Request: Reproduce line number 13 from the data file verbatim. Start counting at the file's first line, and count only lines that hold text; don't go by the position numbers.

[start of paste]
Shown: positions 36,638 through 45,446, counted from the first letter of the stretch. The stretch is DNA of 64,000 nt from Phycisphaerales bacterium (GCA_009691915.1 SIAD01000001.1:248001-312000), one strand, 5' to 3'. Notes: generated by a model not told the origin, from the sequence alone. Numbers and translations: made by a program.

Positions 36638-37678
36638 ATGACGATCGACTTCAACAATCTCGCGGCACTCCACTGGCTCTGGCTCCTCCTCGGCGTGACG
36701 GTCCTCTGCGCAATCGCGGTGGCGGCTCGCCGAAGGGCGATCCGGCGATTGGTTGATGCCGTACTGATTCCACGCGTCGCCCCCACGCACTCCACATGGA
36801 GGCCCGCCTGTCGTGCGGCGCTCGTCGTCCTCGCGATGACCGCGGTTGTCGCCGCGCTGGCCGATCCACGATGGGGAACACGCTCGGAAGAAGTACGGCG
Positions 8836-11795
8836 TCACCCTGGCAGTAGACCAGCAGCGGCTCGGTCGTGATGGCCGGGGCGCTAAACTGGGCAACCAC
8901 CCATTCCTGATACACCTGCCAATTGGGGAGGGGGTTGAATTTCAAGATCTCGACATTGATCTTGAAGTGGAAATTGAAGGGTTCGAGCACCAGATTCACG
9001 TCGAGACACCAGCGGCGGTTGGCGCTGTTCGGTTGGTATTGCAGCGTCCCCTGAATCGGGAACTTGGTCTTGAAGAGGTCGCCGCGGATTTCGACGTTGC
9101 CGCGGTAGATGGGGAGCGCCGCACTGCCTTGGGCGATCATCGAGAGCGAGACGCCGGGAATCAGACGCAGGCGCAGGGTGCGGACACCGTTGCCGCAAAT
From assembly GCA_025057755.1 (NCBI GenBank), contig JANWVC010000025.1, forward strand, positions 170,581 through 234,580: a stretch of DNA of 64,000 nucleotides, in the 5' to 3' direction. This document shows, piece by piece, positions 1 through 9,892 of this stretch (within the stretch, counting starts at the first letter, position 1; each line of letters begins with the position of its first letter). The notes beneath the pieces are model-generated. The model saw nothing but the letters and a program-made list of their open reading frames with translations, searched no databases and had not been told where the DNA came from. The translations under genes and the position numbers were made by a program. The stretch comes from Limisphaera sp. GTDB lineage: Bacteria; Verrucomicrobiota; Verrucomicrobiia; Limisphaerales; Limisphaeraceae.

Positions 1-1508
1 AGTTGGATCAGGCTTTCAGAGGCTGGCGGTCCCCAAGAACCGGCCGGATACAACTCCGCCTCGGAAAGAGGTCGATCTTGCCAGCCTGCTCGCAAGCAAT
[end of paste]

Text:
1 AGTTGGATCAGGCTTTCAGAGGCTGGCGGTCCCCAAGAACCGGCCGGATACAACTCCGCCTCGGAAAGAGGTCGATCTTGCCAGCCTGCTCGCAAGCAAT